Warsaw physicists use laser and dye to detect harmful changes in DNA
Physicists from the University of Warsaw have used dye and a laser to detect changes in DNA structures that may cause genetic diseases.
The team from the university’s Ultrafast Processes Laboratory made their breakthrough discovery, which can be used in genetic diagnosis and the early diagnosis of dementia, by examining the effects of light-matter interaction with an organic dye which can then show the structure of DNA at the molecular level.
Dr. Piotr Hańczyc from the university’s Faculty of Physics said: “DNA samples with a specific structure can be synthesized in a laboratory.
“Then they can be dissolved in water and, by mixing the DNA with the organic dye Thioflavin T, the structure of DNA can be examined.
“Thioflavin T is particularly important because it is a medically acceptable marker that reacts with pathogenic proteins and DNA. (...) DNA strands entwine Thioflavin T and, by changing the geometric configuration of the dye, the intensity of the light tells us whether it binds to the DNA helix or to a fragment that may be involved in the generation of diseases.
“This light intensity comes from the amplified spontaneous emission."
The difference between ordinary fluorescence and the phenomenon of amplified spontaneous emission is the large variability of the intensity of light emitted by DNA-bound Thioflavin T.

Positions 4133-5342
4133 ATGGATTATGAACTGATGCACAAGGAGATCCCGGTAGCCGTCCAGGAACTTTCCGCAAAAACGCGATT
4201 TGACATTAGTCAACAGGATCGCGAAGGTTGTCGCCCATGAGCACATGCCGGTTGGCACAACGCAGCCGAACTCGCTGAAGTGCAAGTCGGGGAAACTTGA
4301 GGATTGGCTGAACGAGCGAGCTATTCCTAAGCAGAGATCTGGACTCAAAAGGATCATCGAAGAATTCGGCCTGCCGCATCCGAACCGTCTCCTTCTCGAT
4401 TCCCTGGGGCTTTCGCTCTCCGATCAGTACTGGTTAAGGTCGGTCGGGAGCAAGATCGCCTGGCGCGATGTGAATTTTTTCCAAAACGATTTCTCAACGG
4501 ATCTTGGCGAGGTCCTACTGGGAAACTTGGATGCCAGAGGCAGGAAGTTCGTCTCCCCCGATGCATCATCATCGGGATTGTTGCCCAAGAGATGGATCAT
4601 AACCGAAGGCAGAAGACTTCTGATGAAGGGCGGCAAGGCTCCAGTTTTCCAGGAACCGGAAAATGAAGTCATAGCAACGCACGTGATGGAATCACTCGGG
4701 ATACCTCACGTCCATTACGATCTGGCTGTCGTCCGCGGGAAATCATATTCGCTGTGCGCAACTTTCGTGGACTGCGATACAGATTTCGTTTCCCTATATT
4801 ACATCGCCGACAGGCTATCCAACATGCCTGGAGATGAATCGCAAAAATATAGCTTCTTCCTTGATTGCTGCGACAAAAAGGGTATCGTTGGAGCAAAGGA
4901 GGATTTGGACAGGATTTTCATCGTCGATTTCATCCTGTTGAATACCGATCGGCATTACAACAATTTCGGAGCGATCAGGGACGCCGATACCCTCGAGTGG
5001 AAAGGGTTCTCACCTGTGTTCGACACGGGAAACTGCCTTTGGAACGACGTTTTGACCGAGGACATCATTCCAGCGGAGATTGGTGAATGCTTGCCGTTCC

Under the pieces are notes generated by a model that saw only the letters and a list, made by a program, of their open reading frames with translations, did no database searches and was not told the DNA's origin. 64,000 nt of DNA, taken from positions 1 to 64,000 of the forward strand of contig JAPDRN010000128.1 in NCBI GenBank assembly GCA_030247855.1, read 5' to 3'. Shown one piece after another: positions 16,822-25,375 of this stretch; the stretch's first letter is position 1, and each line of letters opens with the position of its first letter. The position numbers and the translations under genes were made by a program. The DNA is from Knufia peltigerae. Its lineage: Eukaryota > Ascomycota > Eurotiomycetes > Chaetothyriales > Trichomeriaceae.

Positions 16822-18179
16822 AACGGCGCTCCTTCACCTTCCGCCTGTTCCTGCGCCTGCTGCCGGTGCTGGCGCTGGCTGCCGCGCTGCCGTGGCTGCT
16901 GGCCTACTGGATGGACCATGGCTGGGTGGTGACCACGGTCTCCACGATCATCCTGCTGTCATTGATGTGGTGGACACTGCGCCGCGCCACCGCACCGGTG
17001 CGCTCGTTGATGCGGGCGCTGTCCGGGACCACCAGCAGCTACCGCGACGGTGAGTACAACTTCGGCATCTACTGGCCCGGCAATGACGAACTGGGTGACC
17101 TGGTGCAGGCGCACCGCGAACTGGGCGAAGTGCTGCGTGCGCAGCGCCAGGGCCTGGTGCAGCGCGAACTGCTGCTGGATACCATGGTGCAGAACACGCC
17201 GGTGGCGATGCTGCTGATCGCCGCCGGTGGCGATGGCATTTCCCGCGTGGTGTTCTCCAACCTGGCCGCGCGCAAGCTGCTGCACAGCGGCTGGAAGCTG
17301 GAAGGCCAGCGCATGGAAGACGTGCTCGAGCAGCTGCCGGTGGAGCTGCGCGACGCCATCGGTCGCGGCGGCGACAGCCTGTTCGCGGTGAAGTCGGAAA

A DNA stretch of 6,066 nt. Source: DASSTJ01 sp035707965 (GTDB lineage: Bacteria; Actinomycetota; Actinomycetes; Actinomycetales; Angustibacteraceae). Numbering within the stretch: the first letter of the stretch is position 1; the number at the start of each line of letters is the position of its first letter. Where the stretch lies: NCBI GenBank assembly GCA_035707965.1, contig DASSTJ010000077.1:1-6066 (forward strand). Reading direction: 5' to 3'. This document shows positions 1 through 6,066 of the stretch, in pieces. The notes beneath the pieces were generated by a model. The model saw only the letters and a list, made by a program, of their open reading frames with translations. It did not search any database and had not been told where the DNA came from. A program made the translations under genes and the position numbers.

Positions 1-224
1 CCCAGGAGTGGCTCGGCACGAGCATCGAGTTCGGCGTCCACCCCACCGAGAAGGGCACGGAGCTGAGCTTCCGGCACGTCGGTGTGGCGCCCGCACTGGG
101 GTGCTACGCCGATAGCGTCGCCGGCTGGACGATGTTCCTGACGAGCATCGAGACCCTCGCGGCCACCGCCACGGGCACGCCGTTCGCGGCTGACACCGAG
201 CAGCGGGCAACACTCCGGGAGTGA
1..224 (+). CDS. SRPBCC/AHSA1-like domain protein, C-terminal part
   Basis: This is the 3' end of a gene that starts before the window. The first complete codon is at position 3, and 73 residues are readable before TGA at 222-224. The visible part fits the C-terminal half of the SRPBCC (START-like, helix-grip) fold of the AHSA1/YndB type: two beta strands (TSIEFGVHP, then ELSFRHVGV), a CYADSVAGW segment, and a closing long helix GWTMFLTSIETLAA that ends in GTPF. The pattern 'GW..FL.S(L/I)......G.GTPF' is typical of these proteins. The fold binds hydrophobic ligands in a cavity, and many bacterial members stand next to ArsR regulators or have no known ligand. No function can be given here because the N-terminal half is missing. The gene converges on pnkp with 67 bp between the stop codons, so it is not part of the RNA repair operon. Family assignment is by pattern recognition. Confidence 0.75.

Dr. Hańczyc said: “In the experiment, the most interesting moment is when the intensity of the sample's glow increases exponentially. By controlling the power of the laser illuminating the sample, we check when the light intensity from Thioflavin T interaction with DNA jumps. This is the so-called emission amplification generation threshold. This threshold is strongly coupled with a specific DNA structure. The threshold tells us about the structure, with which the dye interacts. We find out if the dye binds to a DNA thread with normal structure, or with a potentially pathogenic site.
The work carried out at the Ultrafast Processes Laboratory concerns not only the DNA structure but also the mechanisms of protein aggregation that lead to the formation of toxic aggregates, the so-called amyloids, which are responsible for a number of diseases including neurodegenerative diseases such as Alzheimer's and Parkinson’s.
The physicists from the University of Warsaw are also involved in the work of an international consortium led by the University of Oxford. The Warsaw scientists’ task is to develop early methods of detecting proteins associated with Parkinson's disease. The consortium is working on a vaccine that could block the progression of Parkinson's disease before its symptoms appear.
PAP - Science in Poland
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